Moving on to Egypt...the protests have been massive, the repression somewhat harsh at first (though dwindling, as Mubarak's police were simply overwhelmed by the numbers in the streets), and the reality disconnect quite high for Mubarak...or not. This seems to be a societal revolt against 30 years of Mubarak's dictatorial rule. Like Tunisia, economic woes played a major role in the uprising. The most recent elections may have been the most fraudulent during Mubarak's reign...and that's saying something. There have been many different grassroots efforts to create political dissent, as the regime alternated between allowing limited contestation, and outright banning parties and jailing opposition leaders. The Muslim Brotherhood (MB) was one of the main targets of this. Again, Mubarak is an expert at upgrading authoritarianism. He lets the opposition blow off some steam, but doesn't really allow them to gain any real political space.

The divide-and-rule tactics commonly used in Egypt are part of why it has been surprising to see the opposition hold together so far. They have pledged to make no deals with Mubarak, and seem to all agree that they want ElBaradei to be the main negotiator. This has been an impressive far. Let's see if it lasts. There is no doubt the regime is making efforts to divide the opposition, though.

The protests seem to encompass most of Egyptian society. This is a wide-spread revolt. The protestors span gender, socioeconomic status, religiosity, age...Egypt has truly shown up in the streets. This has helped make it difficult to frame this as anything other than a national uprising against the regime. In fact, the MB was late to the party, as they didn't join in until after it was clear this was a massive protest. They have played a role, but not a dominant one. This makes it very difficult to argue this is just the religious groups out in full force, something that western allies of Egypt would undoubtedly worry about. Not that they're not overhyping it, anyway, but it becomes very difficult to say this isn't a clear country-wide revolution against a dictator.

The US response has been pretty abysmal thus far. On the one hand, I get it. They basically don't want to get cozy with the opposition in case Mubarak holds onto power. On the other hand...why would we want Mubarak to stick around at this point? He's a major liability, and the cat's out of the bag...people REALLY DISLIKE HIM in Egypt. That's not good for economic investment...volatility is a big deal, and quite honestly, can you trust that this type of situation won't happen again if Mubarak (or his regime - he said he's done in September, but he's 82 and this is really about ensuring his son or other cronies don't just get in power and end up running the same system he did) holds onto power? No, you can't.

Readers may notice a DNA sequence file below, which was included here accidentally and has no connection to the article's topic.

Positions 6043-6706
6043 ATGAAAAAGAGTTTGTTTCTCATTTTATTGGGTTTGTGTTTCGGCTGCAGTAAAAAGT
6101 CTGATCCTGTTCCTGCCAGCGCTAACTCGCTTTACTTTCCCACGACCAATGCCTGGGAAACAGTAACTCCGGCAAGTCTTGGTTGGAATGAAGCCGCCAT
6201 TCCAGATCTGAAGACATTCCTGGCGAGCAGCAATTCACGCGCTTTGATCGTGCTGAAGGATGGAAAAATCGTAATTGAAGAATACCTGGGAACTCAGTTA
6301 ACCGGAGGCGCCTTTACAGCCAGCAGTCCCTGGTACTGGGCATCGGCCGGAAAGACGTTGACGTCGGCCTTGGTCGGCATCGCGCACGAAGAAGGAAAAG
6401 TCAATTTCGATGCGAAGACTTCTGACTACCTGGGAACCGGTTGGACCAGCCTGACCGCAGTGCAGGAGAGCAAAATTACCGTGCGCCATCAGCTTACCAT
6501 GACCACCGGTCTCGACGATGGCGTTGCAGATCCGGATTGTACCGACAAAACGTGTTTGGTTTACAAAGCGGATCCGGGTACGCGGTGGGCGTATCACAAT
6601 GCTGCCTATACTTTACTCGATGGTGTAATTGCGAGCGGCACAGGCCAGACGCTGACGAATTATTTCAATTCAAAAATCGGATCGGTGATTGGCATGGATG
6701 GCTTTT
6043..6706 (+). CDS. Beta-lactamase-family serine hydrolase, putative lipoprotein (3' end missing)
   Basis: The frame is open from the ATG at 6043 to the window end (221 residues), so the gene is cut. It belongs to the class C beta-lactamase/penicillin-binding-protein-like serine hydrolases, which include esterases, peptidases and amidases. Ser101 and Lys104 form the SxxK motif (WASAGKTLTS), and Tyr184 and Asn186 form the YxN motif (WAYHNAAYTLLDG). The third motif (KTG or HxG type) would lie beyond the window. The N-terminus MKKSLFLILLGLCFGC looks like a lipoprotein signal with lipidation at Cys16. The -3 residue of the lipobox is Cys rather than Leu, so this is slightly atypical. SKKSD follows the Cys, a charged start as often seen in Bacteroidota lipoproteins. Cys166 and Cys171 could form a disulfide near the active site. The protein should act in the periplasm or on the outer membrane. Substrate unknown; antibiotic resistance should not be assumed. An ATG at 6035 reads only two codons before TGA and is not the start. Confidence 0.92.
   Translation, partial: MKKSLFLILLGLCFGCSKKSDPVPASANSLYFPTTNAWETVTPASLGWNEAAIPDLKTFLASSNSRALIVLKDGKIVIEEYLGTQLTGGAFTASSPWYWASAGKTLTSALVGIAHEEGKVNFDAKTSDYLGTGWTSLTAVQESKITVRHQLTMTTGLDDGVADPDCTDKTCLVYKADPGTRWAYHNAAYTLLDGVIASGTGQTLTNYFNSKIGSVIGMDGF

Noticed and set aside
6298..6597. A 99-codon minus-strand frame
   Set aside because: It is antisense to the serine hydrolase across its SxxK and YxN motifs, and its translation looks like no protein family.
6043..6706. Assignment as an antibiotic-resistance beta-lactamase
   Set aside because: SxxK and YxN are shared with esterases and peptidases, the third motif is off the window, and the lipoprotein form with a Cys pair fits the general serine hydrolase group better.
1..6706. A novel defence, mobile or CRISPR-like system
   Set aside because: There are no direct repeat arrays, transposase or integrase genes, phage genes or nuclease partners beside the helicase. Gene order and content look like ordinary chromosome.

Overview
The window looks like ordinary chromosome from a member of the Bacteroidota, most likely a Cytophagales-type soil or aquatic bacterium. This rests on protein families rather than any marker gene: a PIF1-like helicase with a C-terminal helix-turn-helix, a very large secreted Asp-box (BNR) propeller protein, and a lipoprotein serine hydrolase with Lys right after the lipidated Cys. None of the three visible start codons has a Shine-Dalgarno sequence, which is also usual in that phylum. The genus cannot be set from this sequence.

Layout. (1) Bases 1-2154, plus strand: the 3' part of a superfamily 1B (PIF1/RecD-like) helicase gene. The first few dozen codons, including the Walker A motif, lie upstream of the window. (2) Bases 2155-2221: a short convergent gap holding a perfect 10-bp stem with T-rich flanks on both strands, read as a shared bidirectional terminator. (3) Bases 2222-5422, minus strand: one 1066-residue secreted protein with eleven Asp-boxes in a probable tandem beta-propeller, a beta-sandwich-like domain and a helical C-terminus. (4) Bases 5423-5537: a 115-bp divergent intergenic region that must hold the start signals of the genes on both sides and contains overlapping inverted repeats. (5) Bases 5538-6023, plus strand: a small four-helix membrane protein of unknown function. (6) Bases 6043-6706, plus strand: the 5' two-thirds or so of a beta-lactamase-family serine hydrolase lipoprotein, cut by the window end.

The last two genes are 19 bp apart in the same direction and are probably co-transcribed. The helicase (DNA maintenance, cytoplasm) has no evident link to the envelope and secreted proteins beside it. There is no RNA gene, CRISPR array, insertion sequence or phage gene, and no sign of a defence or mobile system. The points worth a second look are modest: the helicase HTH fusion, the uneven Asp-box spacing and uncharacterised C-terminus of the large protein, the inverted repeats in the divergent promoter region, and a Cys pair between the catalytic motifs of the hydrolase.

There is, indeed, a false dichotomy being set up. It's not democracy vs. stability. Mubarak staying around isn't necessarily stable. Yes, he is more pliant to our wishes. However, if his regime persists, you risk these types of uprisings in the future. Also, there's a moral issue at hand...we'd be denying people their rights to democracy. And not just people...Arabs...many of whom are Muslim. Think that will go over well? It makes our hypocrisy stand out even more re: democracy promotion.

Additionally, who's to say Egypt wouldn't still be an ally? Yes, a new regime would probably have different policy views. However, a good ally tells you the things you don't want to hear. Also, is it really likely that a new Egyptian regime would go to war with Israel (a common fear in the news here)? Is there a risk that the MB would win power? Sure...but that's not necessarily a bad thing. All the research on Islamist groups show that they moderate when they're allowed to participate in politics (as they have an incentive to not be too extreme...they can win elections), but radicalize when they are kept out. This holds across many countries: Jordan, Yemen, Kuwait, Turkey, Morocco, Algeria, Tunisia...allow them to participate, they moderate, keep them underground = no moderation. Thus, the MB in power probably means they, too, moderate. Finally, it's not clear that they would be the dominant party. This is a common assumption here...but a look at the protests reveal that the MB is simply one of many opposition groups present. Are they the strongest? Maybe, though some suspect their power is waning.